The UK government is looking to enlist specialists in cyber security into the army reserves as part of an overhaul of the military announced by defence secretary Philip Hammond.
According to a report from the Independent, the Territorial Army, which will be renamed Army Reserves, will be doubled in size and have a new role in countering new technology threats.
The aim is to offer the 30,000 reservists enhanced training programmes that will bring them closer to the standards of the regular force members.
House of Commons the changes are key to ensuring the country has the military capability it needs in the years to come.
“The job we are asking our reservists to do is changing. The way we organise and train them will also have to change,” he remarked.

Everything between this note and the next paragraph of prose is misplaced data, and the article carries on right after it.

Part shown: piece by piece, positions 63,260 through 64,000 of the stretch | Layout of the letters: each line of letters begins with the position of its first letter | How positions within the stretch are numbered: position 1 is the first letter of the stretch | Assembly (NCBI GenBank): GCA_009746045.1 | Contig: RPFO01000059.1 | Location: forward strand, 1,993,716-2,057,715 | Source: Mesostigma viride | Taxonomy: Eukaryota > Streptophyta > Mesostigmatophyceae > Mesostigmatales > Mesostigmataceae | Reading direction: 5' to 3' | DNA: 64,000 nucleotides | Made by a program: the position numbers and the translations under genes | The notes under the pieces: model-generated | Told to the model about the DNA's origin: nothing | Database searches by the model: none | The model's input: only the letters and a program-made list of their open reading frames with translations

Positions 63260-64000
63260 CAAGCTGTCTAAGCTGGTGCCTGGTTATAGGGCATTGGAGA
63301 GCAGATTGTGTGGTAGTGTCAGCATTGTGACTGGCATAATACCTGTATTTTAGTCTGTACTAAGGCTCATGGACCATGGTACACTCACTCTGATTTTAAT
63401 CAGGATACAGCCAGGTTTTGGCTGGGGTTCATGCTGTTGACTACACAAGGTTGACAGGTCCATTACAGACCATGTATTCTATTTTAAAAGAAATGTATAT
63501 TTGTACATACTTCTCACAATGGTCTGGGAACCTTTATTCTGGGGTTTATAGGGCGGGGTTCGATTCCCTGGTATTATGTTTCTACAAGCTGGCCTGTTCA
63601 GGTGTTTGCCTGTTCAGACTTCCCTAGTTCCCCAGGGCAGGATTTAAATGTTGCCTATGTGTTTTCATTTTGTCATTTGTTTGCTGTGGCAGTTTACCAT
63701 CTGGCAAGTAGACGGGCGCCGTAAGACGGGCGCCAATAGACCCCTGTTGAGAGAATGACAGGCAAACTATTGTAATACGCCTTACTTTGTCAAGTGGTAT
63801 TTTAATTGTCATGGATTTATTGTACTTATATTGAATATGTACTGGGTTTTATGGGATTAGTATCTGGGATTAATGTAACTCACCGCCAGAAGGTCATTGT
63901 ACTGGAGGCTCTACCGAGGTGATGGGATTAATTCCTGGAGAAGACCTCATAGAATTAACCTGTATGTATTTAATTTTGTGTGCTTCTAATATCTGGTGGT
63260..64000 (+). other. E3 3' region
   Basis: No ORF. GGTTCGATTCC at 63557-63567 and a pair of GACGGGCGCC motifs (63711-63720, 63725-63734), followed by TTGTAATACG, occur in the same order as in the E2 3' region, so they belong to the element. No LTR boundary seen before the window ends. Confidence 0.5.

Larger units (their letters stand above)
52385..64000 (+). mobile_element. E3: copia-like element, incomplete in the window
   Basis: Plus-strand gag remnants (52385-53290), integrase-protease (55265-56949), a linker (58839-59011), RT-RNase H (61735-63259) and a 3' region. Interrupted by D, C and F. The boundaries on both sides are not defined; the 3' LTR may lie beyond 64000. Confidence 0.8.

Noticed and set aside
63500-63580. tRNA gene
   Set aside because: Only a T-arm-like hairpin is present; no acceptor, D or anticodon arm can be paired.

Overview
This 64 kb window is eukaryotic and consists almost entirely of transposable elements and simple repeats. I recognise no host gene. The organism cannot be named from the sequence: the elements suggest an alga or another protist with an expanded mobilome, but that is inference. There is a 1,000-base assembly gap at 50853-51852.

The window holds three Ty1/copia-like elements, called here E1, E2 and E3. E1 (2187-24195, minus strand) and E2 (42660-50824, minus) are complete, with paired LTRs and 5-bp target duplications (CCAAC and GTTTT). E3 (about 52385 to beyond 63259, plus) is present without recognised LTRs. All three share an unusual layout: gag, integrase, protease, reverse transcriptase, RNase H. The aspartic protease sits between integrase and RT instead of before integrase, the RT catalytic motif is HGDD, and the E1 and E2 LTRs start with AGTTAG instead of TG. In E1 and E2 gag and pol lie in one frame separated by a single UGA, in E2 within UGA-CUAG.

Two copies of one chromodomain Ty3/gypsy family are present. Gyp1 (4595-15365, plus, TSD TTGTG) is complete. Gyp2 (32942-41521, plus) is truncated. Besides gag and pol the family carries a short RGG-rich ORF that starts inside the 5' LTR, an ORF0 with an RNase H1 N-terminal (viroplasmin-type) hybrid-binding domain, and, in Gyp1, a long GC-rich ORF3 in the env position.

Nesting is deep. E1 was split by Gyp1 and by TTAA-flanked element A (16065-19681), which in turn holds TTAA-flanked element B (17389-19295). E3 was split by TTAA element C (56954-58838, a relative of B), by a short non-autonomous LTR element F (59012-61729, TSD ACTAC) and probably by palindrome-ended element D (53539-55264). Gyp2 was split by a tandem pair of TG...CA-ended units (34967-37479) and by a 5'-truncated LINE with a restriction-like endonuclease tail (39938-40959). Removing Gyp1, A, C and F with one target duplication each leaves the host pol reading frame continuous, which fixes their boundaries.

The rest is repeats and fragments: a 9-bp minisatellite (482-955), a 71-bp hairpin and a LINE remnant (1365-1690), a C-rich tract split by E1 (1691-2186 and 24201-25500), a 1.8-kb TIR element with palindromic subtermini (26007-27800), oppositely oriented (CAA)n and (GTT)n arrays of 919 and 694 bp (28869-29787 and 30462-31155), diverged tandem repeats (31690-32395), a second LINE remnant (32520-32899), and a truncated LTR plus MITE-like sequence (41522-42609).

Cyber security has become a major facet in the defence of the UK and this is a move that shows its prominence as a vital part of national defence.
Interestingly, the plan recognises these cyber security skill sets already exist in civilians who are in relevant professions. These people can bring their knowledge to the military as reservists while continuing their professional careers.
This major issue has become of paramount importance for the UK in order to protect the country’s critical infrastructure from attack. Organisations and governmental departments are also being targeted by cyber criminals, with many losing information as a result.
The US is also boosting its defences and the Pentagon now has its own cyber security task force, which is dedicated to thwarting any attacks.
Earlier this year a report from the National Audit Office said the UK lacks the skills required to combat the threats and that it would be vulnerable for the next 20 years.
It is vitally important for the government to invest in the education of the up and coming professionals who will fill future cyber security jobs as this is a threat that is not going to go away.